In the fight against plastic pollution, new European legislation aims to reduce consumption of the top 10 most polluting single-use plastic products, as well as fishing gear containing plastic. Member States now have two years to implement this legislation at a minimum, or even a more ambitious national version. As of 2021, single-use plastic products that have sustainable alternatives will be banned from the EU market, such as plastic cutlery, plates, expanded polystyrene food containers and cotton buds.

While most EU countries waited for the European Council to rubber stamp the legislation, Portugal, Spain and Scotland have already demonstrated their political will to quickly reduce their plastic footprint and they are about to adopt legislation ahead of the official deadline. The Portuguese government is particularly determined to combat plastic pollution – especially single-use plastic – and to lead by example.

Since the beginning of the year, the Portuguese administration has begun to move towards a circular economy based on more sustainable and efficient use of resources, including the reduction of single-use plastic products. All state institutions, together with those indirectly overseen by the state, will stop using plastic bottles, bags and tableware. This not only forces them to use alternative materials but also necessitates the development of guidelines for public procurement. This, in turn, will foster a new approach and drive behavioural change in wider society. Portugal’s ambition is evident in its measures, which would see public procurement completely avoid plastic items for certain specific categories, unlike the single-use plastic legislation, which allows such items as long as they can be considered reusable.

In 2018, the Portuguese government adopted a law to implement incentives and deposit return systems for the collection of plastic beverage packaging. NGOs’ campaign expertise could provide significant added value in putting in place an efficient system if they are involved in the decision-making and implementation processes.

The government also announced a national ban on some single-use plastic products by 2020, such as plastic plates, cotton buds, straws and all oxo-degradable plastics. Should the law be adopted quickly, the bans foreseen under the European single-use plastics legislation would be transposed into Portuguese legislation a full year ahead the official deadline.

In April, the Portuguese parliament unanimously approved another ambitious legislative measure to ban ultralight plastic bags and styrofoam trays in the bread, fruit and vegetable trade.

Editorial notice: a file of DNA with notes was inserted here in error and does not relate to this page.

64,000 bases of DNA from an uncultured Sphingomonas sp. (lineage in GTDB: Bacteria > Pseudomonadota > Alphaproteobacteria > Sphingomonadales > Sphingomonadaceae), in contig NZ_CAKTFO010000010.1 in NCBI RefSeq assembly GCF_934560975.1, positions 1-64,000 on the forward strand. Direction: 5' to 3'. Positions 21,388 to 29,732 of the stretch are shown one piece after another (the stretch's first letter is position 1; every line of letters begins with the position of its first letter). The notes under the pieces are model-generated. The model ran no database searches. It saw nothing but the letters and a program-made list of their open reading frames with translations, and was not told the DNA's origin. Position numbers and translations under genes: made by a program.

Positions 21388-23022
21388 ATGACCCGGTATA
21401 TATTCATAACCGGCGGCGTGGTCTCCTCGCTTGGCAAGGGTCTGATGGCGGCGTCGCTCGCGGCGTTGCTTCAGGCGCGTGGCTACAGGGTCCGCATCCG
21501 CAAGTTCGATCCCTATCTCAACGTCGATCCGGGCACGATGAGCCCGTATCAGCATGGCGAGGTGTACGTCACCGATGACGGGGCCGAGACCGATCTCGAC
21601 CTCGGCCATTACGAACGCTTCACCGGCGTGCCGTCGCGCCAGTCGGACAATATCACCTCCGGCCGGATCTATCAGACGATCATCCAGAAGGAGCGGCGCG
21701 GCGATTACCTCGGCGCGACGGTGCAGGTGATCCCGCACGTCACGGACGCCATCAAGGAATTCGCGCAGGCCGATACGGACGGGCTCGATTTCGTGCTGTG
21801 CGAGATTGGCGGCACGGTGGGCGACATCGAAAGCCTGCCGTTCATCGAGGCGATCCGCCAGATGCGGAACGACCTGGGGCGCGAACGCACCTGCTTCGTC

An ad hoc working group was established to evaluate the application of tax incentives associated with the reduction of plastic consumption and other disposable plastic-based products of fossil origin. Coordinated by the Portuguese Environmental Agency, the group is composed of several national stakeholders, although it includes only a single NGO.Seas isk and its Portuguese members have recommended that the discussion should be opened up to the expertise of more NGOs and other stakeholders rather than being limited to representatives of the public administration. and the plastic industry.

The conclusions of the working group were to adopt fiscal incentives similar to those adopted for single-use plastic bags for other disposable plastic bags (such as thicker plastic bags or very light plastic bag products) in order to reduce their consumption. Another suggested measure was the prohibition of oxo-degradable plastics, which quickly fragment into microplastics.

The Single-Use Plastic Directive represents a paradigm shift in our throw-away society. All producers are now called upon to undertake joint efforts towards sustainable production. Consumers, too, have a role to play. Greater awareness of the impact of their choices will drive buyers to find and use more sustainable alternatives to single-use plastic products, thereby redirecting market demand.

However, these changes depend on the political will of governments to establish comprehensive sets of measures with ambitious targets, together with reliable systems for monitoring trends in market consumption and waste production.

On June 3, the seminar ‘Portugal and the reduction of Single-Use Plastics’ will be hosted by Sciaena, Portuguese member of Seas At Risk. Here, major national stakeholders will discuss next steps in implementing the Single-Use Plastics Directive.